Canada’s lack of long-term care space is forcing seniors as far as 200 km from home
A dearth of nursing homes and an aging population is creating a growing backlog that’s putting pressure on families across Canada.
In Newfoundland, Evelyn Canning was already struggling with Alzheimer’s disease when, because of government policy, she was dispatched to a nursing home over 200 kilometres away from her hometown of Grand Falls-Windsor, N.L.
It was almost impossible to visit her on a regular basis, her son David told Global News. It took six months until she could move into a bed back home, he added.
“There was a lot of nights that you’re just worrying about her and wondering what’s on the go and how she’s feeling, especially with her state of mind,” David said.
Other provinces have similar policies aimed at moving elderly people from hospital beds and into nursing homes as fast as possible.
Some provinces, like Nova Scotia and New Brunswick, limit to 100 kilometres the distance that seniors can be moved.
“We see this happen across the country,” said Adrienne Silnicki, national coordinator of the Canadian Health Coalition.
“The provinces are having a funding crunch, where they’re not funding enough long-term care homes. People are unable to get access to the care that they need, and, as a result they are being placed in places that are not always appropriate for them.”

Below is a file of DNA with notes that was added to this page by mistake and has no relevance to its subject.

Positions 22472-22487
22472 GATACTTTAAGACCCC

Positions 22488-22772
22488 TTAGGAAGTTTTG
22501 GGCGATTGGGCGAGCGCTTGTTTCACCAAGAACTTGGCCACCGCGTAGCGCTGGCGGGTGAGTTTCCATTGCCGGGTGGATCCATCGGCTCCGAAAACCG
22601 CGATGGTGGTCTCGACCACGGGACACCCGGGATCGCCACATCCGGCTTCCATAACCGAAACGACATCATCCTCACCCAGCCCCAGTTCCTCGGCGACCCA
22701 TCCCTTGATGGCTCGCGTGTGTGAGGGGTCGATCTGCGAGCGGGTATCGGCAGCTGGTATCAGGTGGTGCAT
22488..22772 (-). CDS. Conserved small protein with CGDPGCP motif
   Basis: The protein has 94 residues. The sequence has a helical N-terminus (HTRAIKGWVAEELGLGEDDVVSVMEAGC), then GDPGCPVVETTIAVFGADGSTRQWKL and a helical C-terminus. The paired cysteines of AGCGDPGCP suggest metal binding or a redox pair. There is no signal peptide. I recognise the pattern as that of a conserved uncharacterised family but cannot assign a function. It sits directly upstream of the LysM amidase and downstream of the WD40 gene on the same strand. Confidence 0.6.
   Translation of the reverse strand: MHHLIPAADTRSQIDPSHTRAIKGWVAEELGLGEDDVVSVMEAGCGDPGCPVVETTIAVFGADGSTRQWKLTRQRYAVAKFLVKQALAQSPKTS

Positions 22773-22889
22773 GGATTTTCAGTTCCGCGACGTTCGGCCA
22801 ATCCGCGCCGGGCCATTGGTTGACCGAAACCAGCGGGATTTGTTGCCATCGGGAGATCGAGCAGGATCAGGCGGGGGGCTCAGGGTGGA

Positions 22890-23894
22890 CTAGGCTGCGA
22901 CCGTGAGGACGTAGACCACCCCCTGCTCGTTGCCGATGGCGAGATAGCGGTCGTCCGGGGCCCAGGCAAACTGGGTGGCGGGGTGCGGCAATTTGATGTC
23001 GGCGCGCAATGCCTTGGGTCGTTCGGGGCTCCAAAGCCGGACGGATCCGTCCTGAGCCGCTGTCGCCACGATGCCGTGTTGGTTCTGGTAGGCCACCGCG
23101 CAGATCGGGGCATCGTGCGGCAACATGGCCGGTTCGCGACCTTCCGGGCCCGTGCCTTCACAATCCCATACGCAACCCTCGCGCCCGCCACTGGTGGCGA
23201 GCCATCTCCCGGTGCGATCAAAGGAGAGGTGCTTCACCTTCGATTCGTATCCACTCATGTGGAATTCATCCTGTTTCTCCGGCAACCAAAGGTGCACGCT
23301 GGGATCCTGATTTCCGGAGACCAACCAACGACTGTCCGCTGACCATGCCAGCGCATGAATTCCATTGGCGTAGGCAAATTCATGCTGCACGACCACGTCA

In Ontario, the waiting list for long-term care beds is 32,000 people — the size of a small city — and the average wait time is 137 days.
The full extent of the problem isn’t known, since the Health Council of Canada — a government-funded agency that tracked such issues — was disbanded in 2013.
The Newfoundland and Labrador government is rushing to announce more nursing home beds, to ease what David called a crisis.
“She wore herself out, looking after us,” Canning said, adding he’d like to think his mother could be taken care of in her greatest time of need.
© 2017 Global News, a division of Corus Entertainment Inc.